|Part of a series on|
|Anthropology of religion|
"Appeal to the Great Spirit," statue by Cyrus Dallin before the Museum of Fine Arts, Boston
|Social and cultural anthropology|
The Great Spirit, called Wakan Tanka among the Sioux, and Gitche Manitou in Algonquian, is a conception of universal spiritual force, or supreme being, prevalent among some Native American and First Nation cultures. According to Lakota activist Russell Means a better translation of Wakan Tanka is the Great Mystery.
- Ostler, Jeffry. The Plains Sioux and U.S. Colonialism from Lewis and Clark to Wounded Knee. Cambridge University Press, Jul 5, 2004. ISBN 0521605903, pg 26.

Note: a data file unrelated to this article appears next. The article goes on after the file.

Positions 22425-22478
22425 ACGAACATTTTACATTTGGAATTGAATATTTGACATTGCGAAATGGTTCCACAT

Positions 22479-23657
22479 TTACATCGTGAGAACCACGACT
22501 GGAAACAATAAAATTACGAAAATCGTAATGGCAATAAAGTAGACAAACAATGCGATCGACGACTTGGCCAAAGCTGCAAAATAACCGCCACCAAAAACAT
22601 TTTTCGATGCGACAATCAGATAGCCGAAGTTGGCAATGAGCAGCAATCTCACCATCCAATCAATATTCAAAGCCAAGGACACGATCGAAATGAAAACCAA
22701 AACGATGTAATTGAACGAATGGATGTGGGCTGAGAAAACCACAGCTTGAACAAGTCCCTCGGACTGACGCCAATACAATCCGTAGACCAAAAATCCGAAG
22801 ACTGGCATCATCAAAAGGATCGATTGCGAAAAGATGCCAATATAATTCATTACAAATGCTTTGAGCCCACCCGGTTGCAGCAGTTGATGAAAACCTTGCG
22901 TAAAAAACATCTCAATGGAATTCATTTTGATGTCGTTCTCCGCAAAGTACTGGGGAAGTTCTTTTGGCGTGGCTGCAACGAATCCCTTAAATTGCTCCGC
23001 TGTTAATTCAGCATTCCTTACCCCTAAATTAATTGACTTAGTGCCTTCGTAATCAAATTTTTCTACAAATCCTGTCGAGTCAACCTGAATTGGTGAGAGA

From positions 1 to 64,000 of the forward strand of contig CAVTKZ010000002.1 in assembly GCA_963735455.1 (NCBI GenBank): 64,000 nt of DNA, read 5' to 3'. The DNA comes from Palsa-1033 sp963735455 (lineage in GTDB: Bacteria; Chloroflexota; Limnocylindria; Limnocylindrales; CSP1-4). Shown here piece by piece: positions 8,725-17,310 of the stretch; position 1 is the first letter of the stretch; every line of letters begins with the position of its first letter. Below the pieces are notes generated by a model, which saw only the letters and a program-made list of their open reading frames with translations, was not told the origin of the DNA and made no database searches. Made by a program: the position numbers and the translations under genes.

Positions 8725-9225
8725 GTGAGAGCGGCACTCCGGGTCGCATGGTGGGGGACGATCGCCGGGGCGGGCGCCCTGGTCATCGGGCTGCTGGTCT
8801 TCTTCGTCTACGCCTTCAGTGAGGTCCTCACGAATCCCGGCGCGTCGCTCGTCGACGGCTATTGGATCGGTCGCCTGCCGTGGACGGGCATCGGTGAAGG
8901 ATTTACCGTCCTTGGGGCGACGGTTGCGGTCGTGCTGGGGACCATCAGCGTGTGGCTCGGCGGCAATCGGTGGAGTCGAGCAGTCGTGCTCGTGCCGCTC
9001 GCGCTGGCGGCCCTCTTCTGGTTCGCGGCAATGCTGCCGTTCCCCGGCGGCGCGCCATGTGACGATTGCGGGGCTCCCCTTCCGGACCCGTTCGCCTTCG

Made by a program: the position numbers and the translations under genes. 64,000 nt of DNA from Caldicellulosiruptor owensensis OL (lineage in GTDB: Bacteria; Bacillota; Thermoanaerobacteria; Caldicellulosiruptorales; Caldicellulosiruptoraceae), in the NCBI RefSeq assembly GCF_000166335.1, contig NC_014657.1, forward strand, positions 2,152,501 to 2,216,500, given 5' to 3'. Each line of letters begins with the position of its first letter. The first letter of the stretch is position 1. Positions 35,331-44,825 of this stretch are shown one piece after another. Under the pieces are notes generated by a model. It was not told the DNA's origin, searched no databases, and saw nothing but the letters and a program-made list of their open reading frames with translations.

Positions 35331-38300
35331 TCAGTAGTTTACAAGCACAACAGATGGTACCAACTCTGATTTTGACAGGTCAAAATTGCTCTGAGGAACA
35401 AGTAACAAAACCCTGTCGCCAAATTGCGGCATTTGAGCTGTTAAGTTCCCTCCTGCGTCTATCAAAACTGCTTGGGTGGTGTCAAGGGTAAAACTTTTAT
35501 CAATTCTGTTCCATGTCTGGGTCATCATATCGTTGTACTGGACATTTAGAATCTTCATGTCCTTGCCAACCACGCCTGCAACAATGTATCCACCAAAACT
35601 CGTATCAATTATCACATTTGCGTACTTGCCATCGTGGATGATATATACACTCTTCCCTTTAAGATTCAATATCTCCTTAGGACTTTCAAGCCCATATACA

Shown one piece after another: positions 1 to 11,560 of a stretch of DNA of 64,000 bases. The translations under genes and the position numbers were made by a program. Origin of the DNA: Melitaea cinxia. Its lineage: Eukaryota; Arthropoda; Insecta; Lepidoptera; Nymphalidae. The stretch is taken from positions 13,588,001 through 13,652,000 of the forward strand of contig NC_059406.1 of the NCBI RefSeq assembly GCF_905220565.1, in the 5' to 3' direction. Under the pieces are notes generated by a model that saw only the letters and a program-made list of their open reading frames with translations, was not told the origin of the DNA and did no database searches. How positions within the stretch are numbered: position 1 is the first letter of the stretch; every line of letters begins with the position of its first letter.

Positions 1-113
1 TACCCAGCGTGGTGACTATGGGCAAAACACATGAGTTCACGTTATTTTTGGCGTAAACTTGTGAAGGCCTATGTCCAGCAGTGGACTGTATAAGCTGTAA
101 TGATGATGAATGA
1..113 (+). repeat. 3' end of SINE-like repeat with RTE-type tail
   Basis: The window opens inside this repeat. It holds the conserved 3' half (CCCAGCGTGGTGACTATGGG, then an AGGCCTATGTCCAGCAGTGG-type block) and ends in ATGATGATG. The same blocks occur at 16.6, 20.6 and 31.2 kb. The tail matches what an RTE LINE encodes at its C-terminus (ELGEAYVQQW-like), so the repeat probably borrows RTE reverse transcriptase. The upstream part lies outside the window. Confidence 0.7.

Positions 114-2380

- Thomas, Robert Murray. Manitou and God: North-American Indian Religions and Christian Culture. Greenwood Publishing Group, 2007. ISBN 0313347794 pg 35.
- Means, Robert. Where White Men Fear to Tread: The Autobiography of Russell Means. Macmillan, 1995. ISBN 0312147619 pg 241.
|This religion-related article is a stub. You can help Wikipedia by expanding it.|